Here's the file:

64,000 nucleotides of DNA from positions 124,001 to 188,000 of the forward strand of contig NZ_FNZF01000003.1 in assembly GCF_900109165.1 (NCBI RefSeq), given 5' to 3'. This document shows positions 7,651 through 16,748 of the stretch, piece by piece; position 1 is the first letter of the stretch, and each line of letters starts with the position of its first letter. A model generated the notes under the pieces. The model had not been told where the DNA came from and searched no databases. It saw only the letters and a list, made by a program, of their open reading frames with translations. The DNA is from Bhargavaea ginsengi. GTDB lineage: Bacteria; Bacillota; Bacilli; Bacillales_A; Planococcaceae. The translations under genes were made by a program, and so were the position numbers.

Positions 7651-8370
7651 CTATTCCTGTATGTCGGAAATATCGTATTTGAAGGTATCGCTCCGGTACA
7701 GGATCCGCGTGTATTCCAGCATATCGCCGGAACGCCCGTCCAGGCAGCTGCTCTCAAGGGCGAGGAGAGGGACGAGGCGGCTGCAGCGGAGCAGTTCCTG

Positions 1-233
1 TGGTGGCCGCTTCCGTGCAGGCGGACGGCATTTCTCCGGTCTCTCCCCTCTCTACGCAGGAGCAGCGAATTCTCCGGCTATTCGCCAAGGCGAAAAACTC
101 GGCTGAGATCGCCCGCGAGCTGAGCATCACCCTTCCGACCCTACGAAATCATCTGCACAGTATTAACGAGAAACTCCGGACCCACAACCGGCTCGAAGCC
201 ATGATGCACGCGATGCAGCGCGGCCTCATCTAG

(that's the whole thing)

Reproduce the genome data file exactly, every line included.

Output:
64,000 nucleotides of DNA from positions 124,001 to 188,000 of the forward strand of contig NZ_FNZF01000003.1 in assembly GCF_900109165.1 (NCBI RefSeq), given 5' to 3'. This document shows positions 7,651 through 16,748 of the stretch, piece by piece; position 1 is the first letter of the stretch, and each line of letters starts with the position of its first letter. A model generated the notes under the pieces. The model had not been told where the DNA came from and searched no databases. It saw only the letters and a list, made by a program, of their open reading frames with translations. The DNA is from Bhargavaea ginsengi. GTDB lineage: Bacteria; Bacillota; Bacilli; Bacillales_A; Planococcaceae. The translations under genes were made by a program, and so were the position numbers.

Positions 7651-8370
7651 CTATTCCTGTATGTCGGAAATATCGTATTTGAAGGTATCGCTCCGGTACA
7701 GGATCCGCGTGTATTCCAGCATATCGCCGGAACGCCCGTCCAGGCAGCTGCTCTCAAGGGCGAGGAGAGGGACGAGGCGGCTGCAGCGGAGCAGTTCCTG

Positions 1-233
1 TGGTGGCCGCTTCCGTGCAGGCGGACGGCATTTCTCCGGTCTCTCCCCTCTCTACGCAGGAGCAGCGAATTCTCCGGCTATTCGCCAAGGCGAAAAACTC
101 GGCTGAGATCGCCCGCGAGCTGAGCATCACCCTTCCGACCCTACGAAATCATCTGCACAGTATTAACGAGAAACTCCGGACCCACAACCGGCTCGAAGCC
201 ATGATGCACGCGATGCAGCGCGGCCTCATCTAG